It is not often recognized in this country that our behavior is shaped by our beliefs.  We have been taught that life and mind are irrelevant to the truly real material substance governed by the laws of mechanics.  No one really believes that or lives fully as if it were so.  But that model shapes the content of our education, and it underlies the recommendations of our experts.

This conference builds on the work of those who are most free from its domination.  But this freedom needs to be grounded in a different vision, one that can be explicitly affirmed, explained, and enlarged.  Sheri Liao finds much of what is needed in classical Chinese thought.  In her work with Chinese peasants she can appeal to its continuing influence.  She also recognizes in the philosophy of Alfred North Whitehead a valuable ally, one that has incorporated the vast range of information generated by modernity.

Accordingly, we can conclude this series at the banquet with a presentation by David Griffin.  No one else has so systematically uncovered the fallacious assumptions that have led the modern world to insane behavior.  No one else has so clearly and consistently articulated the alternative offered by the philosophy of Whitehead.  No one has more clearly and explicitly put scholarship at the service of humanity and the wider world.

A few years ago Griffin called the small band of Whitehead followers to make the twenty-first century the Whiteheadian one.  That did not mean that everyone would read Whitehead or even know about him, just as our nearly four centuries of Cartesianism have not involved widespread study of the writings of Rene Descartes.  It does mean that the Whiteheadian vision of the world would become entrenched in human thought and sensibility and come to provide the context in which the natural world and the human world would be investigated and interpreted.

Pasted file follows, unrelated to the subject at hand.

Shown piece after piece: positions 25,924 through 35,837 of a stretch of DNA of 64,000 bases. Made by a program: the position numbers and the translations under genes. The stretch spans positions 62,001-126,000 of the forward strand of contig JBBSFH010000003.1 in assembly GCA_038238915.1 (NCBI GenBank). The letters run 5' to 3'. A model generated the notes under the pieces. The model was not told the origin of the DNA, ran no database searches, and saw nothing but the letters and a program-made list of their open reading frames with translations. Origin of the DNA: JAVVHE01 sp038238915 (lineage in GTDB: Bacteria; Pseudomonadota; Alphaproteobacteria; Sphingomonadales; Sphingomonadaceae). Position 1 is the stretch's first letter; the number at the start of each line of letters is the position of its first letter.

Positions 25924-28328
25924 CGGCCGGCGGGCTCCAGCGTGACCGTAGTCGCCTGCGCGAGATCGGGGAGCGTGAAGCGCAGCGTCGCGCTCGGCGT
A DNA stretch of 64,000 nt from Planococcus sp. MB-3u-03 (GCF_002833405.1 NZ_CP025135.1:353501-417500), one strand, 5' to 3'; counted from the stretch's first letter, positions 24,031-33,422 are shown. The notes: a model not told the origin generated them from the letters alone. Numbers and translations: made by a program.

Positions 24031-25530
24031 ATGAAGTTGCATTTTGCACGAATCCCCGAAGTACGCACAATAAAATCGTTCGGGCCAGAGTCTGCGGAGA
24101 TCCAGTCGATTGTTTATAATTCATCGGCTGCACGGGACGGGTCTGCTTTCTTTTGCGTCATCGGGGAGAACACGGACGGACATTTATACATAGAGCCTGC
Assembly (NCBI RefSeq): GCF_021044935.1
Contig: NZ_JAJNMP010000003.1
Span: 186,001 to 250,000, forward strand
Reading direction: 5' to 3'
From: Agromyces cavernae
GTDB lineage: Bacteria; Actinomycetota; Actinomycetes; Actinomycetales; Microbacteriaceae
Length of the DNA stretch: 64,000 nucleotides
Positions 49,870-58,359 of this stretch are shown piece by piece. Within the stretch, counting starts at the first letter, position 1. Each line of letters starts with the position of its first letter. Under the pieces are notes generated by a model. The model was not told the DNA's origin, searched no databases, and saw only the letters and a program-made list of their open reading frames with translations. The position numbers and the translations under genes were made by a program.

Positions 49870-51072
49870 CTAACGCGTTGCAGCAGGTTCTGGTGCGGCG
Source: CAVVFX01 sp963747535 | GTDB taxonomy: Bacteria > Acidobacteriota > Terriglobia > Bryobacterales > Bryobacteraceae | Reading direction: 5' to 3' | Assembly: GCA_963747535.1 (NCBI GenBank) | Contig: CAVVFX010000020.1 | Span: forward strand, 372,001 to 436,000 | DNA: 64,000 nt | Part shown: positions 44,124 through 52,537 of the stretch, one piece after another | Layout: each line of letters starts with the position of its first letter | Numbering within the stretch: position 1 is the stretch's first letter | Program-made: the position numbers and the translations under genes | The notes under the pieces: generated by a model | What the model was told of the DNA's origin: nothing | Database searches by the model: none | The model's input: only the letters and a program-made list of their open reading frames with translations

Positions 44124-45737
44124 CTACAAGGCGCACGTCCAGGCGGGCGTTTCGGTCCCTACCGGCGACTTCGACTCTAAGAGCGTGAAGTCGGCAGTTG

The vision we as Whiteheadians want to promote is of the world as “a communion of subjects rather than a collection of objects.”  Whitehead is by no means the one source of this vision, just as Descartes was by no means the one source of the mechanistic model of nature.  The phrase comes from Thomas Berry, who gained his vision from Teilhard de Chardin.   But just as Descartes provided the clearest and most fully developed version of his vision, so Whitehead provided the clearest and most fully developed version of this one.  We call it Whiteheadian because, in our efforts to explain it, promote it, and develop its implications, it is to Whitehead’s philosophy that we must turn again and again.

This series of lectures will conclude with an analysis of how far we have come in our efforts to spread the vision and actualize its implications.  It is fitting that Griffin’s lecture follow on one about China, since there is where by far the greatest progress has been made.  But there are signs elsewhere that the Cartesian vision is on the defensive, and that new forms of thought, congenial to Whitehead, are gaining a hearing.

Here, as elsewhere, taking an additional step by focusing on the fundamental assumptions underlying actions and policies in no way reduces the importance of what others are doing and saying.  That we need a deep change away from modern thought patterns and that we offer an alternative does not in any way reduce the need to act now to stop the increasing emission of carbon into the atmosphere.  The David Griffin who calls for a Whiteheadian century is the same David Griffin who very recently published a definitive book on climate change, and who has organized the first track in this conference — the one on responding to climate change.

The complementarity of the lectures and the flow from one to the next will be enhanced by having the speaker slated the next evening lead the response to the previous evening’s lecture.  Hence, Vandana Shiva will engage Bill McKibben in conversation after he speaks.  Sheri Liao will engage Vandana Shiva in conversation, and David Griffin will engage Sheri Liao.  It would have been perfect if Bill McKibben could respond to David Griffin, but McKibben’s role in an utterly critical movement requires that he be on the move rallying others to immediate action.


Members of the Pando writing team include Rich Binell, Alexi Caracotsios, Amy Goldberg, Rebecca Schmitt, and Eugene Shirley.